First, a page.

Over at Grist, David Roberts noted, “GM has been, and continues to be, a strongly reactionary force in American energy politics, thwarting progress at every juncture… the company, with Lutz’s vocal backing, has been a long-time opponent of any boost in U.S. fuel efficiency standards. Even now, as the Minnesota legislature considers signing on to California’s tailpipe standards, GM is working behind the scenes to stop them. Arizona has provisionally decided to adopt the standards, and will finalize them on March 3, but GM is leading a last-ditch, behind-closed-doors effort to stop it.”
Mary Hunt chimed in at In Women We Trust, asking, “Why would I support a company with such an idiot at the top of it? Especially when he goes on to say "I’m motivated more by the desire to replace imported oil than by the CO2…" Wait a minute, isn’t this the same company that killed the electric car?”
Lutz tried to douse the fires on his blog, claiming, “My opinion doesn’t matter.” He urged critics to look at what the company is doing on the ground.
“General Motors is dedicated to the removal of cars and trucks from the environmental equation, period. And, believe it or don’t: So am I! It’s the right thing to do, for us, for you and, yes, for the planet. My goal is to take the automotive industry out of the debate entirely. GM is working on just that – and we’re going to keep working on it — via E85, hybrids, hydrogen and fuel cells, and the electrification of the automobile.”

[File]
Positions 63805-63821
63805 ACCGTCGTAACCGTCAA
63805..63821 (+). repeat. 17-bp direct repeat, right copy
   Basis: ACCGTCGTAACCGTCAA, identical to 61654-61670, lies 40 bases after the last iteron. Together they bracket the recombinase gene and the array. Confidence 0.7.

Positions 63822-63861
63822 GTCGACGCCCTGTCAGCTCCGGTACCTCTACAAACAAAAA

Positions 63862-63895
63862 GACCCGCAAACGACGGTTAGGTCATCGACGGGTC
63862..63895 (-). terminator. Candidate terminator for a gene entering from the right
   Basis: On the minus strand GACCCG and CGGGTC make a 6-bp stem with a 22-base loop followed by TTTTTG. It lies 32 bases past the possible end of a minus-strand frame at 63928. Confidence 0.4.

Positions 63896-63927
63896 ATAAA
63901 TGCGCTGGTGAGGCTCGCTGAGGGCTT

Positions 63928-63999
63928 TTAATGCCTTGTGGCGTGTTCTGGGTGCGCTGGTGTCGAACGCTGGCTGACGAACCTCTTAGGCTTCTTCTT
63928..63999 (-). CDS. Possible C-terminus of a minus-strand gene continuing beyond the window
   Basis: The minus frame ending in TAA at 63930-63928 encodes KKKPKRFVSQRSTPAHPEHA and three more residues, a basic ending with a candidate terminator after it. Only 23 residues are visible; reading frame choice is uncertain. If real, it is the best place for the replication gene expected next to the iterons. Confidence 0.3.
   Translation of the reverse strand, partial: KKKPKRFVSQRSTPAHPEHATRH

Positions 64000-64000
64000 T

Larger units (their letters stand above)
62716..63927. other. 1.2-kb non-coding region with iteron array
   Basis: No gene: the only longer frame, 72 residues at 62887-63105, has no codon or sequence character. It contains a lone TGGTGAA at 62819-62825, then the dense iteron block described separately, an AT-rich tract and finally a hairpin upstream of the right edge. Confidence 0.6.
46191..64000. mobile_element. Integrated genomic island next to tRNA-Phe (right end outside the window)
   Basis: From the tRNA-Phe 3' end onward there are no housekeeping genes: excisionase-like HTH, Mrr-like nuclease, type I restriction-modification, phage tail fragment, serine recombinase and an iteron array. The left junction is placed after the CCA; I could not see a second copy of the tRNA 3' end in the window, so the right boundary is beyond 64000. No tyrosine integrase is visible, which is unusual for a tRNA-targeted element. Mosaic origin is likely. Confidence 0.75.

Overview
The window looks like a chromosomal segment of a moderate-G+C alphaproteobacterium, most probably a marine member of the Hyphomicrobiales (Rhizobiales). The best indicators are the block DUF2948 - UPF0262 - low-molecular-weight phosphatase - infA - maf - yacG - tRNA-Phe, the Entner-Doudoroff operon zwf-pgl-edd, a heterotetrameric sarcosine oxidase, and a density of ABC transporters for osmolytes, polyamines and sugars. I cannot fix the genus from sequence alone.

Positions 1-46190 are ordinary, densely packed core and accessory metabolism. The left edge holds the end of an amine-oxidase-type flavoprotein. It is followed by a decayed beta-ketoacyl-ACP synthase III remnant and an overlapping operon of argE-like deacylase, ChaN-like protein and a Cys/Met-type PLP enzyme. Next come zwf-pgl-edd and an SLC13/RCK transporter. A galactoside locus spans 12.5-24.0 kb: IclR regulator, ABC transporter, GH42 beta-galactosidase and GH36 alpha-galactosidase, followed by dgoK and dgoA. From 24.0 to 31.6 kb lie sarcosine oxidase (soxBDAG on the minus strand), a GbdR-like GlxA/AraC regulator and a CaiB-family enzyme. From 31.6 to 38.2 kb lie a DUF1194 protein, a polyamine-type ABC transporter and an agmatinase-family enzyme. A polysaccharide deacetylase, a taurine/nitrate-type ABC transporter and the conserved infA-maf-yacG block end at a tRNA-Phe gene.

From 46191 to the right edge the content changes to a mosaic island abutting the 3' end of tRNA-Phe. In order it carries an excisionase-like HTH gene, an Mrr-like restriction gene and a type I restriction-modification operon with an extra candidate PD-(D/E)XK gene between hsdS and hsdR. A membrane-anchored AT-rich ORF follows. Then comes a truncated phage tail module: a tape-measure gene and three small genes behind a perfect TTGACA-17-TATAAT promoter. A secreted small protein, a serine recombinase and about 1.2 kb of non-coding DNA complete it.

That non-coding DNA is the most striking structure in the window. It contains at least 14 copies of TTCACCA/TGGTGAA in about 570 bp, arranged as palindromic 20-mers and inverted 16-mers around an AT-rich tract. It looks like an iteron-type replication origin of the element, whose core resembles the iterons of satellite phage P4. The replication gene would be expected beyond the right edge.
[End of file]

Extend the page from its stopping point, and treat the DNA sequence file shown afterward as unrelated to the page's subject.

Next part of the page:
That may be their goal, but I attended several presentations by GM executives at the North American International Auto Show in Detroit last month, and they gave far more lip service to their big gas guzzlers – Hummers, Cadillacs, light trucks and SUVs – than they gave to true energy-saving cars. And even the vehicles they trumpeted as energy-saving, like the 24/32 mpg Malibu hybrid, don’t compare to the fuel efficiency of the 50-mpg Toyota Prius.
In light of today’s news that gas prices could hit budget-busting $4 a gallon by spring, and increasing research that the polar ice caps are melting beyond repair, General Motors should not only embrace climate change as a real motivating force for industrial innovation, but do everything possible to achieve vehicle fuel-efficiency gains that actually save Americans money and generate far less CO2.
And that’s not a crock of “s**t”.